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Career Prep - Professionalism

Being a professional doesn’t necessarily require wearing a suit or having an advanced degree. According to the US Department of Labor, being a professional means conducting yourself with responsibility, integrity, accountability, and excellence. In addition, it means communicating appropriately and always finding ways to be productive. It is essential to keep these ideas in mind both in your role as an employee and as a student.

Components of professionalism include:

Professional Competencies

The National Association of Colleges and Employers (NACE) brings together Career Services, university and business professionals to prepare college students to succeed in the professional environment. NACE affiliated professionals collaborated to identify skills and qualities employers seek in successful employees.

This information serves as a guide for Career Services professionals as they work to assist students in developing their professionalism. The MCC Career Services team strives to communicate NACE professional competency information to students and to incorporate competencies into each Career Services event and experience.

NACE Competencies

  • Critical Thinking/Problem Solving
  • Oral & Written Communications
  • Teamwork & Collaboration
  • Digital Technology
  • Leadership
  • Professionalism & Work-Ethic
  • Career Management
  • Global & Intercultural Fluency
NACE Competencies Source: National Association of Colleges and Employers (NACE)


Your appearance should fit the situation.  What’s considered appropriate to wear as a student in the classroom may not be appropriate attire for a job interview.  Brightly colored hair or visible tattoos, for example, may be acceptable in the classroom, but you should dress more conservatively for an interview.  What’s considered appropriate to wear as a welder may not be appropriate attire for a teacher.  Think about the situation, the people that you’ll be around, and the message that you want to communicate.  Make sure that your appearance doesn’t take away from your message!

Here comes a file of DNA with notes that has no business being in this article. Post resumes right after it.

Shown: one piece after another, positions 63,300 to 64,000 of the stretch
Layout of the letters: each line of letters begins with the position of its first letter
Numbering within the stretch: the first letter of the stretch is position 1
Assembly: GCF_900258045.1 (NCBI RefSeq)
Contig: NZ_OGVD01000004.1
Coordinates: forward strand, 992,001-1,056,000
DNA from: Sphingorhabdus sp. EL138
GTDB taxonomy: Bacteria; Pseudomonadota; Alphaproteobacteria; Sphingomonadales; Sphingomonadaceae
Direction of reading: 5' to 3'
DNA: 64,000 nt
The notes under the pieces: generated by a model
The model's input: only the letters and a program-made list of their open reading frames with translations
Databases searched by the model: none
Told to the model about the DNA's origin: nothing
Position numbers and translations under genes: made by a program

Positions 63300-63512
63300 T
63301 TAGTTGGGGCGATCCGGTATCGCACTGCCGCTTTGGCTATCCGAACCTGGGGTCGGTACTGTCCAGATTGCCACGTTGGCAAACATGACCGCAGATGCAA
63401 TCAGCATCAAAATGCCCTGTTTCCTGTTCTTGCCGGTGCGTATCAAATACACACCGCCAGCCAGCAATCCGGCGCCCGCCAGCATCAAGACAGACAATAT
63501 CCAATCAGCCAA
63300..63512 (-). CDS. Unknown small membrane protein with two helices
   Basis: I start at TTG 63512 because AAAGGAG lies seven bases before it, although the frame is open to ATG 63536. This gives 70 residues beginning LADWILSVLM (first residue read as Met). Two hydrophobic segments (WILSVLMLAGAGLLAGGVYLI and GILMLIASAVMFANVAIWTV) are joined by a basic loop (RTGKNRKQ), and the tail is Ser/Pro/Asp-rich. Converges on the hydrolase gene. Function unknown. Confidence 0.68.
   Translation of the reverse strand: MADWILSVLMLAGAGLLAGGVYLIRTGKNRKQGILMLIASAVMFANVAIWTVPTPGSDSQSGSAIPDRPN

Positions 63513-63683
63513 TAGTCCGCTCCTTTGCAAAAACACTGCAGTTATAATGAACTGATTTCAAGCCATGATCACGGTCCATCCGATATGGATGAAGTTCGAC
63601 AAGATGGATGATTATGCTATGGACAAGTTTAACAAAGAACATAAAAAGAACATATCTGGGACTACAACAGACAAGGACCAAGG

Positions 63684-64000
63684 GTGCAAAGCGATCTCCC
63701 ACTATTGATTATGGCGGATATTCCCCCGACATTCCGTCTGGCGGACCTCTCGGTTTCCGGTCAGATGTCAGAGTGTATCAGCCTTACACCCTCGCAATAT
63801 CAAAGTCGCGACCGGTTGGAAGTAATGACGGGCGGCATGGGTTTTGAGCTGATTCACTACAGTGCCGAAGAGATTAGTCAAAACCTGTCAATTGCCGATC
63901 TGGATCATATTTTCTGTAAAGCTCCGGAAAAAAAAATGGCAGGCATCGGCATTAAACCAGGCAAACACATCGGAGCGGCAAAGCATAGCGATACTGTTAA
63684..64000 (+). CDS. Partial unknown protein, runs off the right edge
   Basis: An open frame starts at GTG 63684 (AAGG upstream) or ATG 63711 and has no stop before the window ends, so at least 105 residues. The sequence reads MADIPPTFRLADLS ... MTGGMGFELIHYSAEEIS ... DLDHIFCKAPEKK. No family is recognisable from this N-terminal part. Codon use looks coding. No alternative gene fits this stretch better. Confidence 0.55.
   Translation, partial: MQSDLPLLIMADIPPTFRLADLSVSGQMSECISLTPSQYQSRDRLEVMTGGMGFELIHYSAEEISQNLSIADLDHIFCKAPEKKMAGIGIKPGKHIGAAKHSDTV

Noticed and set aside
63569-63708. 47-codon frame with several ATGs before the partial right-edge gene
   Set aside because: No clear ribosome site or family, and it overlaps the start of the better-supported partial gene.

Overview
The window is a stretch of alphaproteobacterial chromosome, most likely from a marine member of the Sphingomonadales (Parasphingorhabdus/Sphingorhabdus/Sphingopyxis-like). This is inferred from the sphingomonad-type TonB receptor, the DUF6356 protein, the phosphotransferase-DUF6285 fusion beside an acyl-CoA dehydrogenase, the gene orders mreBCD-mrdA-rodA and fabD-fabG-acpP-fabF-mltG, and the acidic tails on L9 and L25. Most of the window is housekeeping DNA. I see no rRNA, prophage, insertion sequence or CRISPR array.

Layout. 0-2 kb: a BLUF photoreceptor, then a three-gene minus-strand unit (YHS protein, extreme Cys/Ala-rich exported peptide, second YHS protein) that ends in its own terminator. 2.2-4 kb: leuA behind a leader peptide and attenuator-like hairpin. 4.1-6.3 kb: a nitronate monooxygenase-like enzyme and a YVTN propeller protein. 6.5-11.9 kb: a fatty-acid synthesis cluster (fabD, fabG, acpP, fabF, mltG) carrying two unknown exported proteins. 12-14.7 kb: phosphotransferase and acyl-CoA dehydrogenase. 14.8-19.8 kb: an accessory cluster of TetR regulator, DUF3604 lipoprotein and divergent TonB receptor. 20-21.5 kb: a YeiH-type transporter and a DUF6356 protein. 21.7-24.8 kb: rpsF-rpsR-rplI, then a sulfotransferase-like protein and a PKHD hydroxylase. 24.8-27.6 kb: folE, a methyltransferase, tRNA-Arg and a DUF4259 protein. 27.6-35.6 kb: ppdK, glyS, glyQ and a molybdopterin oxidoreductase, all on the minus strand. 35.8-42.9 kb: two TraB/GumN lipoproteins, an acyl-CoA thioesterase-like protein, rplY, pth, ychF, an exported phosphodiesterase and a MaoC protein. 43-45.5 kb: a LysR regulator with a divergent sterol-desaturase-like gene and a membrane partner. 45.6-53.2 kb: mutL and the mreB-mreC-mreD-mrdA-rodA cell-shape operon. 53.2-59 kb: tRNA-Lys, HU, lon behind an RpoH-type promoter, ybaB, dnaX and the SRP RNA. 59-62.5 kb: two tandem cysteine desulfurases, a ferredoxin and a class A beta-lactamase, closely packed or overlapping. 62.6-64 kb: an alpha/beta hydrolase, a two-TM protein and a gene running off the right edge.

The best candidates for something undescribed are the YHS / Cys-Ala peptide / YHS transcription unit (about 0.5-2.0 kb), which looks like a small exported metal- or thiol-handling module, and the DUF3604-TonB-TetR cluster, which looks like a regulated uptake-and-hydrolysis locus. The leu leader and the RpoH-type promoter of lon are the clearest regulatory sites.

The student/employee who doesn’t let small problems interfere with getting the job done is appreciated for his/her professional attitude.  Your attitude is a key factor in your ability to develop strong relationships with those around you and in today’s world, that network of people that you’ve built is incredibly important.


Show up to work and class on time.  Turn projects in when they’re due.  Come to class or meetings prepared.  Dependability means you follow through by doing what you say you're going to do. This quality will help differentiate you from the masses. Being a person of your word is a valuable reputation to establish.


The way you communicate tells a lot about you.  Think about your audience.  The way that you speak to your friends may not be the most appropriate way to speak to a supervisor.  Using “text speech” when texting your friends is acceptable, but using this method when emailing an instructor is going to be frowned upon!  One part of communication involves the words that we are writing or speaking, but communication also involves tone, eye contact, and body language. Components of professional communication:

  • Via email:  Don’t think of an email as a text.  Think of it more like a formal letter.  Always include a subject line, an introduction, and a closing.  Use correct punctuation and spell check! 
  • In person:  One of the most important things you can do to be a good communicator is to listen.  Active listening is a skill that can benefit you in most areas of your life.  It involves eye contact, facial expression, body posture and gestures.

    Looking at your phone while someone is speaking to you is rude and definitely unprofessional.  Let the speaker know that you hear them!  When it’s your turn to speak make sure that what you say is appropriate for the individual and the situation.  If you’re in the workplace, in an interview, or at an event where you don’t know many people, it’s probably best to leave politics, religion, and very personal information out of the conversation.

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